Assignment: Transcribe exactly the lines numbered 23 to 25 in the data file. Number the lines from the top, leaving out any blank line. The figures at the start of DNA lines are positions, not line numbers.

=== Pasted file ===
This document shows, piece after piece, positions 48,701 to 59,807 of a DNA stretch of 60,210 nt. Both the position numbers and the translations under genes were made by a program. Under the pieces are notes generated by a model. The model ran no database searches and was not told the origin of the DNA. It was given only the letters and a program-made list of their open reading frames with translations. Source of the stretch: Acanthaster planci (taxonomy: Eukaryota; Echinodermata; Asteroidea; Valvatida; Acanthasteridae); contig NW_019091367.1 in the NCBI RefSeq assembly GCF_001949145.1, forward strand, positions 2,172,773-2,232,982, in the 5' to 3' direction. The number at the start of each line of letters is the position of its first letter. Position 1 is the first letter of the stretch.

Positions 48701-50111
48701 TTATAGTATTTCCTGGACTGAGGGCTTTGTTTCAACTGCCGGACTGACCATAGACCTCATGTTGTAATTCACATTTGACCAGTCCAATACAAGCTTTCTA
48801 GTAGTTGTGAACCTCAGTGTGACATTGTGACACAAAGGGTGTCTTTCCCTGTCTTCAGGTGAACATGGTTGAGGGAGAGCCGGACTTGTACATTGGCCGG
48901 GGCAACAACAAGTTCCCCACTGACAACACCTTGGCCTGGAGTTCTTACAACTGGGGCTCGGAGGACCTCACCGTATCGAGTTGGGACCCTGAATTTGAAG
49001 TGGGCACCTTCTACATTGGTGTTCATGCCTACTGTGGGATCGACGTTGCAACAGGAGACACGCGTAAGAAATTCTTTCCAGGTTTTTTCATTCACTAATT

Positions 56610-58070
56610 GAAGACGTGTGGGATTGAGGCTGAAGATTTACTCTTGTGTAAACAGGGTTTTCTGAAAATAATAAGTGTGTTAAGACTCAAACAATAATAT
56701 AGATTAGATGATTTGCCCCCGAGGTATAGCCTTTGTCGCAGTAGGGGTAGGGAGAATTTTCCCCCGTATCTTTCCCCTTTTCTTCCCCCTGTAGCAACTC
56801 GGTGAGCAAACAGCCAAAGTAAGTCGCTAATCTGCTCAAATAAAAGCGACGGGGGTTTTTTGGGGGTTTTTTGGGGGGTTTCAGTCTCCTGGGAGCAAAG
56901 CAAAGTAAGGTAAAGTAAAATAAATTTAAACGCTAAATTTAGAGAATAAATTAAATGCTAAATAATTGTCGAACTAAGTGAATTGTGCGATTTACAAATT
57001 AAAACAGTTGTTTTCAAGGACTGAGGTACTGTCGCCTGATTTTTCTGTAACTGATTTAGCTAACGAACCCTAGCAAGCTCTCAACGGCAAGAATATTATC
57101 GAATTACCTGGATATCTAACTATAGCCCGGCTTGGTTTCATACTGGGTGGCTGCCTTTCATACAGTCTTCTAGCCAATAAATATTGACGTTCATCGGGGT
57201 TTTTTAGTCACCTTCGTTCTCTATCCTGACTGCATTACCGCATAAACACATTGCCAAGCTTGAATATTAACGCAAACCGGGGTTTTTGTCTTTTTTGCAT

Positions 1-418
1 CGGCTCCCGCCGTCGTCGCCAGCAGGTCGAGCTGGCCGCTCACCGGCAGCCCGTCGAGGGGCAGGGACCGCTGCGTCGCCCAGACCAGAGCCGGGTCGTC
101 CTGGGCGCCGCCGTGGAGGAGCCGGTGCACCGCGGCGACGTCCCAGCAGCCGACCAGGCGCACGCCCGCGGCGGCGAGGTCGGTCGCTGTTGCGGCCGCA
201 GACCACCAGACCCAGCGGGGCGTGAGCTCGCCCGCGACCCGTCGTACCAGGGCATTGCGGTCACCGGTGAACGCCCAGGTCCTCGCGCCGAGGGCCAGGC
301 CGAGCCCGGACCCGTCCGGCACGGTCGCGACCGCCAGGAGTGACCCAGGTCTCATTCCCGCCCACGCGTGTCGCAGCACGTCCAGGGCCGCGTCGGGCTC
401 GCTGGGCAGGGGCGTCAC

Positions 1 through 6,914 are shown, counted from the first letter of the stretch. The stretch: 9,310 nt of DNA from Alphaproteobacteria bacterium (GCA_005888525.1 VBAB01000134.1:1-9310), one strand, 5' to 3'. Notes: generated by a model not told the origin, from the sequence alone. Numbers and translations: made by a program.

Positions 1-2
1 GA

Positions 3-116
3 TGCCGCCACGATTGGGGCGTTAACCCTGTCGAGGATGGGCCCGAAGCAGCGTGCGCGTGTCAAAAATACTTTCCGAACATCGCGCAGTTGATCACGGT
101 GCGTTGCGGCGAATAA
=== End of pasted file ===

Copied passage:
1 GA

Positions 3-116
3 TGCCGCCACGATTGGGGCGTTAACCCTGTCGAGGATGGGCCCGAAGCAGCGTGCGCGTGTCAAAAATACTTTCCGAACATCGCGCAGTTGATCACGGT